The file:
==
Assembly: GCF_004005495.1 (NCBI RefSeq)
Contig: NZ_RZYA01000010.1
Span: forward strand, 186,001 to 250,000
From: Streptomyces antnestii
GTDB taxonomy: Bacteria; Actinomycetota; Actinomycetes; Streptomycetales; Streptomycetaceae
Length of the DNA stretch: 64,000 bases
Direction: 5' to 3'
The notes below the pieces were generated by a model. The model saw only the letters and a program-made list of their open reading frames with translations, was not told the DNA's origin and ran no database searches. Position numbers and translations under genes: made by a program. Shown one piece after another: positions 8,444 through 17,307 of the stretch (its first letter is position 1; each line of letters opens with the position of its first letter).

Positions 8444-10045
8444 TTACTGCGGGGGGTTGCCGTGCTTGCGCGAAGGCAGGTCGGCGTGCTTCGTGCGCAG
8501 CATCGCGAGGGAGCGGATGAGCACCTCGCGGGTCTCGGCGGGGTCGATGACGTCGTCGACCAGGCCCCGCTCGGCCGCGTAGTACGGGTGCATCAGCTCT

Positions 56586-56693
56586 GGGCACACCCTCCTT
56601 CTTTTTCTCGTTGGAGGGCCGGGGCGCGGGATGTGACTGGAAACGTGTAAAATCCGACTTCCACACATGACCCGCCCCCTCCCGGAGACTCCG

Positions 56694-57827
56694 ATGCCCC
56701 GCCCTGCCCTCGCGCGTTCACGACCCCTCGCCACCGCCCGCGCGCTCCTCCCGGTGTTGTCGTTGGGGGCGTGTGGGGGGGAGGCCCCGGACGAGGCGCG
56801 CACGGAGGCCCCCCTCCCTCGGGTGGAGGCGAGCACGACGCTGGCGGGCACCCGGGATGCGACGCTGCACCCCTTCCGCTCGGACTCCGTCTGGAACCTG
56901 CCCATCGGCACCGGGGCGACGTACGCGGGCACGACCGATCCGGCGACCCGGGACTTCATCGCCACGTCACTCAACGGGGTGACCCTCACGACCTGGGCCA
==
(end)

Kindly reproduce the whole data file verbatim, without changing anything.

Assembly: GCF_004005495.1 (NCBI RefSeq)
Contig: NZ_RZYA01000010.1
Span: forward strand, 186,001 to 250,000
From: Streptomyces antnestii
GTDB taxonomy: Bacteria; Actinomycetota; Actinomycetes; Streptomycetales; Streptomycetaceae
Length of the DNA stretch: 64,000 bases
Direction: 5' to 3'
The notes below the pieces were generated by a model. The model saw only the letters and a program-made list of their open reading frames with translations, was not told the DNA's origin and ran no database searches. Position numbers and translations under genes: made by a program. Shown one piece after another: positions 8,444 through 17,307 of the stretch (its first letter is position 1; each line of letters opens with the position of its first letter).

Positions 8444-10045
8444 TTACTGCGGGGGGTTGCCGTGCTTGCGCGAAGGCAGGTCGGCGTGCTTCGTGCGCAG
8501 CATCGCGAGGGAGCGGATGAGCACCTCGCGGGTCTCGGCGGGGTCGATGACGTCGTCGACCAGGCCCCGCTCGGCCGCGTAGTACGGGTGCATCAGCTCT

Positions 56586-56693
56586 GGGCACACCCTCCTT
56601 CTTTTTCTCGTTGGAGGGCCGGGGCGCGGGATGTGACTGGAAACGTGTAAAATCCGACTTCCACACATGACCCGCCCCCTCCCGGAGACTCCG

Positions 56694-57827
56694 ATGCCCC
56701 GCCCTGCCCTCGCGCGTTCACGACCCCTCGCCACCGCCCGCGCGCTCCTCCCGGTGTTGTCGTTGGGGGCGTGTGGGGGGGAGGCCCCGGACGAGGCGCG
56801 CACGGAGGCCCCCCTCCCTCGGGTGGAGGCGAGCACGACGCTGGCGGGCACCCGGGATGCGACGCTGCACCCCTTCCGCTCGGACTCCGTCTGGAACCTG
56901 CCCATCGGCACCGGGGCGACGTACGCGGGCACGACCGATCCGGCGACCCGGGACTTCATCGCCACGTCACTCAACGGGGTGACCCTCACGACCTGGGCCA